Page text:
In near 90-degree heat, firefighters from nine companies contended with a fast-moving garage fire in Allegheny Township fueled by drums of used heating oil and other flammable liquids being stored there along with vehicles and auto parts.
The large, two-story garage at 516 McGeary Hollow Road was destroyed.
No one was injured.
The fire broke out at about 2:10 p.m. Flames were through the roof by the time crews arrived, according to Markle fire Chief Keith Wilhelm. Firefighters were still dousing hot spots more than two hours later.
There were at least four explosions while crews were battling the blaze, Wilhelm said.
It appeared that the fire started on the second floor and burned down to ground level, he said.
A state police fire marshal is investigating.
Westmoreland County’s Hazardous Materials Response Team was called to clean up about 165 gallons of heating oil that leaked from three 55-gallon drums in the garage.
The fire companies dug containment ditches, Wilhelm said. But the hazmat team was needed to do a full cleanup and assess the scene due to the nature of the chemicals inside the garage, located next to a small creek.
“There were vehicle cylinders, magnesium blocks from cars, acetylene, gas tanks on vehicles,” Wilhelm said. “Anything that you can imagine, it was in there.”
Officials said it appeared that the garage was used to restore cars. There was a 1957 Chevy inside, Wilhelm said. An older model Ford truck sitting outside was heavily burned.
Fire departments had to haul water to the site, which hampered their ability to quickly knock down the flames, said Robert Hazlet, a firefighter with the Markle and Lower Burrell Fire Company 3.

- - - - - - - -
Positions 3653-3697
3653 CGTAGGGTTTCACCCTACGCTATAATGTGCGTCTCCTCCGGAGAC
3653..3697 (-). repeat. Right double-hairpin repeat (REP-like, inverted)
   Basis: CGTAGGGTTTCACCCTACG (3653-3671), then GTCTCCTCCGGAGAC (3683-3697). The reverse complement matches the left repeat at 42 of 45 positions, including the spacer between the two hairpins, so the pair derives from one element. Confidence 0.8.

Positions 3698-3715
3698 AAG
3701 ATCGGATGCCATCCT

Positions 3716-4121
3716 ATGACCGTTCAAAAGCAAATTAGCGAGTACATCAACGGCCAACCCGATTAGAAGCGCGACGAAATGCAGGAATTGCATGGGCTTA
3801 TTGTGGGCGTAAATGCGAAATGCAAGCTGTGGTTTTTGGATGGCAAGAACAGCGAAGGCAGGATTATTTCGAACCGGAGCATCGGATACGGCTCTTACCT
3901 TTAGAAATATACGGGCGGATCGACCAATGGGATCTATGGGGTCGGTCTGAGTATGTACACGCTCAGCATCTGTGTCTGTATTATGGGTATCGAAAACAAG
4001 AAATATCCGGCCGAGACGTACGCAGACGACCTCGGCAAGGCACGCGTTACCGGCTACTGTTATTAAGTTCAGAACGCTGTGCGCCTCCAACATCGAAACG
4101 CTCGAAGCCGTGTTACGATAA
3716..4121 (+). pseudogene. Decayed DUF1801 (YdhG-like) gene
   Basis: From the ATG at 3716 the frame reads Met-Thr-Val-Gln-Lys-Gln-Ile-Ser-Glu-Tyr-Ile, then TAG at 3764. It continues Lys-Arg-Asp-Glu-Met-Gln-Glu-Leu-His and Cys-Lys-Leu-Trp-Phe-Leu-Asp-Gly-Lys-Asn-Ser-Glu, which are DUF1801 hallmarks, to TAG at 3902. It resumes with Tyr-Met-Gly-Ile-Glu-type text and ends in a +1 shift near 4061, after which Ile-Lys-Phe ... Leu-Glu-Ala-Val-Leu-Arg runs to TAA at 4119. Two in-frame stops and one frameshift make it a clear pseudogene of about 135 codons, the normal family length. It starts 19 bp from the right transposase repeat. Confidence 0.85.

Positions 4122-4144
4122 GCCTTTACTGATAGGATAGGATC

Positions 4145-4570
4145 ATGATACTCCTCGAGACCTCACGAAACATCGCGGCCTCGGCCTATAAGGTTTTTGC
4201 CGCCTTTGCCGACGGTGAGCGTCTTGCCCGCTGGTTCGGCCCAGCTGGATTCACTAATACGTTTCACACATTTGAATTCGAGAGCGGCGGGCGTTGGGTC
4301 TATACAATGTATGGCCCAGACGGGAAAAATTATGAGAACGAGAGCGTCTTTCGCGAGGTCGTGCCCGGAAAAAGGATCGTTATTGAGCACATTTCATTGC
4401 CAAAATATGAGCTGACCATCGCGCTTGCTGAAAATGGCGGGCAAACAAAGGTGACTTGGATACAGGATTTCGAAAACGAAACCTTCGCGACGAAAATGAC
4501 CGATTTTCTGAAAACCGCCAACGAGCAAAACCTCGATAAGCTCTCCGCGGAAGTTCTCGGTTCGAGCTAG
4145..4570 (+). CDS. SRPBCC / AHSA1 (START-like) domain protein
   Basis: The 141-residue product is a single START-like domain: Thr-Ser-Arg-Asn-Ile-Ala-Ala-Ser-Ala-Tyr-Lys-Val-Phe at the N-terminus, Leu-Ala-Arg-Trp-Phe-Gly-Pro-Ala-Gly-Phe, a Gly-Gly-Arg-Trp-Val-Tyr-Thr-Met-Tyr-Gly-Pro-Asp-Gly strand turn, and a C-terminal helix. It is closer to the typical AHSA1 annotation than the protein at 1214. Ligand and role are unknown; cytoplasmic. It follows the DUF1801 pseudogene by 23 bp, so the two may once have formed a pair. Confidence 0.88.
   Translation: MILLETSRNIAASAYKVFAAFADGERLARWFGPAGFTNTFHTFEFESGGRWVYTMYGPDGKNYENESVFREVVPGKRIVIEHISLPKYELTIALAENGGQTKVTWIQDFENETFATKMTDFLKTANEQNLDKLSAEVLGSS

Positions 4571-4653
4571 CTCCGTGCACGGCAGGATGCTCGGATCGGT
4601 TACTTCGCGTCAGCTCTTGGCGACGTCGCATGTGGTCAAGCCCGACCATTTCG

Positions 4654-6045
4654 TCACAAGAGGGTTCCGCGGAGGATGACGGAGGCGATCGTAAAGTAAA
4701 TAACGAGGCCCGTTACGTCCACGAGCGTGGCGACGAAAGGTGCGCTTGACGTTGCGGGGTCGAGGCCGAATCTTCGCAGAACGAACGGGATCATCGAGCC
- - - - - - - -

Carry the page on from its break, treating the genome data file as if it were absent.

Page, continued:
The nearest hydrant to the rural home is about 2 miles away in each direction.
Tanker trucks hauled water from the intersections of Melwood Road and Route 356 and White Cloud Road and the Bonfire Shortcut.
CONTENDING WITH HEAT
Hazlet puts it simply: “The heat is the worst thing.”
With no breeze, hot air from idling fire trucks hung in the humid air. It gave firefighters little relief after they ended their shift battling the blaze — which Hazlet estimated was at least 5,000 degrees.
As weary firefighters headed away from the flames, they immediately removed their heavy jackets and dumped bottles of water over their heads before taking a sip.
Lower Kiski Emergency Medical Services crews did what they could to assist.
In addition to dozens of bottles of water, they handed out freeze pops. Closer to the fire scene, they set up a small misting fan that pulled water from a blue cooler.
Firefighters rotate out once they go through two self-contained breathing apparatus packs, Hazlet said.
“After that, there’s nothing left in your body,” he said.
Lower Kiski responded with its medical evacuation rehab vehicle, a bus-sized unit equipped with air conditioning, refreshments and medical equipment to help firefighters hydrate and cool off between shifts. The EMTs also checked their vital signs.
“Normally, we don’t come out, but with this high heat and humidity, we can cycle guys out faster,” said Peter Frejkowski, chief of Lower Kiski EMS. “Our goal is to minimize the need for evaluation at the hospital.”